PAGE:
Open Policy Agent (OPA) is an open source, general-purpose policy engine that enables unified, context-aware policy enforcement across the entire stack.
It allows you to express policies in a high level, declaritive way using
Here’s a link which you can run through to get a ful understanding on how opa and rego code works: OPA
OPA is platform/service agnostic, it can be used in your jenkins pipelines, terraform, kubernetes and much more…
This is great as it gives us a unified way to enforce policy as code across all of our stacks.
Kubernetes uses built in
Admission Controllers to intercept requests sent to the api server to validate or even mutate the request before they persist in etcd.
Some examples of this are:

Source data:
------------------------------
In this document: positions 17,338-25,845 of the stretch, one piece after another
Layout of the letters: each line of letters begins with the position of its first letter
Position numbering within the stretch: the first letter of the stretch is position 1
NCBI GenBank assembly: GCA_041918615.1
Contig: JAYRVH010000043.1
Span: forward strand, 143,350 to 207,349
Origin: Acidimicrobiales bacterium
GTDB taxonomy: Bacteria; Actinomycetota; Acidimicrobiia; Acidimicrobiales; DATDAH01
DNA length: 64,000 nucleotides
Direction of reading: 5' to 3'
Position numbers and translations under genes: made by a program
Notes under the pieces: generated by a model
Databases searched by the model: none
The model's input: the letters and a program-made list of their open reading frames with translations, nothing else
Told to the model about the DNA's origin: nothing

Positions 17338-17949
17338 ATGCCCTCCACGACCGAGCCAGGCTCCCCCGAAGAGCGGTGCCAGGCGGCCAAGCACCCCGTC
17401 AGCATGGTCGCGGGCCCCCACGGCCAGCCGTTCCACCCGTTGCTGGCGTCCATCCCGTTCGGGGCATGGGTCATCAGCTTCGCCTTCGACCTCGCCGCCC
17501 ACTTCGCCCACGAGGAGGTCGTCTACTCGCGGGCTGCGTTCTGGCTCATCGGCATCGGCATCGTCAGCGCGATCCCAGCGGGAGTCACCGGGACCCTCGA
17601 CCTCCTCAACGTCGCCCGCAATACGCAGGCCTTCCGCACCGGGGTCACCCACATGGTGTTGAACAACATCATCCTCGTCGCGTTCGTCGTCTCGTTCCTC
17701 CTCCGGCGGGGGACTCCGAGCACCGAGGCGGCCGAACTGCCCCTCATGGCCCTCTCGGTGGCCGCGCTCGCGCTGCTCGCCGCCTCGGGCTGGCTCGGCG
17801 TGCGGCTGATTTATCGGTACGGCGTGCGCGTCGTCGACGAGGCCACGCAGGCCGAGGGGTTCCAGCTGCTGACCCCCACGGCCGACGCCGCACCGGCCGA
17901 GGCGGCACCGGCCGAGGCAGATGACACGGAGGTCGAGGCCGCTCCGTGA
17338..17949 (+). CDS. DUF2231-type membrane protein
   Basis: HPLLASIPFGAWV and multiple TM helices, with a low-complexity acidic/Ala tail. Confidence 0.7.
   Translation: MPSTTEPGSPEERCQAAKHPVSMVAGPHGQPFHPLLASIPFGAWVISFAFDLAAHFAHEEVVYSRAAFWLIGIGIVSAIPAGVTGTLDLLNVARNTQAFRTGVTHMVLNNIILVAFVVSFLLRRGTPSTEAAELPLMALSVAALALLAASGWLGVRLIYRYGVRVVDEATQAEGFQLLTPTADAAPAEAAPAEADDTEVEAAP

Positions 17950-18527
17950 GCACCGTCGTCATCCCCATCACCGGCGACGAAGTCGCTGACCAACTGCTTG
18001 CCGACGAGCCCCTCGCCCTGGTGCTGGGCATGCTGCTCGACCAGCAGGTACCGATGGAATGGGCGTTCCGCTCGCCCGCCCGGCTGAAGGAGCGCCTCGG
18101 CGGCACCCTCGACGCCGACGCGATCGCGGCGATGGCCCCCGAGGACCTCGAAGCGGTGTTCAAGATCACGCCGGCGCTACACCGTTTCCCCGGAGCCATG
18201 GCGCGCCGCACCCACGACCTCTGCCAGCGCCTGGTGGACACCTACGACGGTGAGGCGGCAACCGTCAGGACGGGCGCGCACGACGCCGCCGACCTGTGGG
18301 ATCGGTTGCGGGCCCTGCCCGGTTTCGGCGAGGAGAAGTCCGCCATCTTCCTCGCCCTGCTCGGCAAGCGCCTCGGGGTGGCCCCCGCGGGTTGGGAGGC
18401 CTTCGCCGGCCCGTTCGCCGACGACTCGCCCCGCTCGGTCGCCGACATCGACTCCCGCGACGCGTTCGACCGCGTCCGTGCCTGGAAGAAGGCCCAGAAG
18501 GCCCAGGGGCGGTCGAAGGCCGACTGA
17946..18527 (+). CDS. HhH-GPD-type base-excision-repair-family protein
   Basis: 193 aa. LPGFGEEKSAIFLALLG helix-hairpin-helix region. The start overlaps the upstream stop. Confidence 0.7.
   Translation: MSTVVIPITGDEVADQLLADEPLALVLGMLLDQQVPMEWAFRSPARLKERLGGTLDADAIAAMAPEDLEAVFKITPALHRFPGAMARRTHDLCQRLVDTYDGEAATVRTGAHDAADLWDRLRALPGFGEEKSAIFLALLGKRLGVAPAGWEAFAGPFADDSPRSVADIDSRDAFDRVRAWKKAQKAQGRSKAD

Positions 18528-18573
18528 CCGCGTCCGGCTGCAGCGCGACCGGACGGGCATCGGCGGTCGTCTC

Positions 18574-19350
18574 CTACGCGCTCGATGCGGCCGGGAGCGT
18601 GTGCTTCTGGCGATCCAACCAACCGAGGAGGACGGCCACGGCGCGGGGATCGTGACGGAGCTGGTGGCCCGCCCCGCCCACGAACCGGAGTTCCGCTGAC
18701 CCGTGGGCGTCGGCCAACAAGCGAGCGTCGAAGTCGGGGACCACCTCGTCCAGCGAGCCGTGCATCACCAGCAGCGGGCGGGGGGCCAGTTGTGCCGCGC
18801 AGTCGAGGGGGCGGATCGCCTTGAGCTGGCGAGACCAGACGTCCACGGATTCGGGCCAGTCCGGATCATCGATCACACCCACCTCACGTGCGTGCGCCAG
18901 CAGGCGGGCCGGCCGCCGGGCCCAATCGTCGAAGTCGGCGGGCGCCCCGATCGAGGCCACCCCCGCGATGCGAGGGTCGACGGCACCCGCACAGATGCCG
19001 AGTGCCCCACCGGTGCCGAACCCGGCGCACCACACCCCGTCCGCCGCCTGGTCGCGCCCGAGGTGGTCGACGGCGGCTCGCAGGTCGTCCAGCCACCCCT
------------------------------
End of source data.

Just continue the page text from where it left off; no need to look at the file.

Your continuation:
NamespaceLifecycle - this prevents objects being created in namespaces when they are set to be deleted, also deletes all objects from namespaces when they are set to be deleted.
PodSecurityPolicy - applied a security plicy to all pods in the cluster outside of the control plane. If you don’t have a policy and this is enabled, then no pods can be created!!
The downside of using PodSecurityPolicy is that you can only have 1 thwta applied to everything, maybe you would like to have different policies for different namespaces?
Kubernetes has 2 special admission controllers:
This allows us to decouple Admission Control from the api server and create our own so any time certain requests are made to the api server, we can now intercept them.
This is where OPA Gatekeeper comes in to play.
We want to be able to intercept
Update requests sent to the api server and validate them on a set of given rules.
When we deploy OPA Gatekeeper, we create a
ValidatingWebhookConfiguration which will intercept the requests and send them to the gatekeeper-controler, this will then query against a set of defined rules.
We will dicsuss later on how we define these rules.
ValidatingAdmissionWebhook, we set up a webhook config to leverage this controller
Reference docs OPA Gatekeeper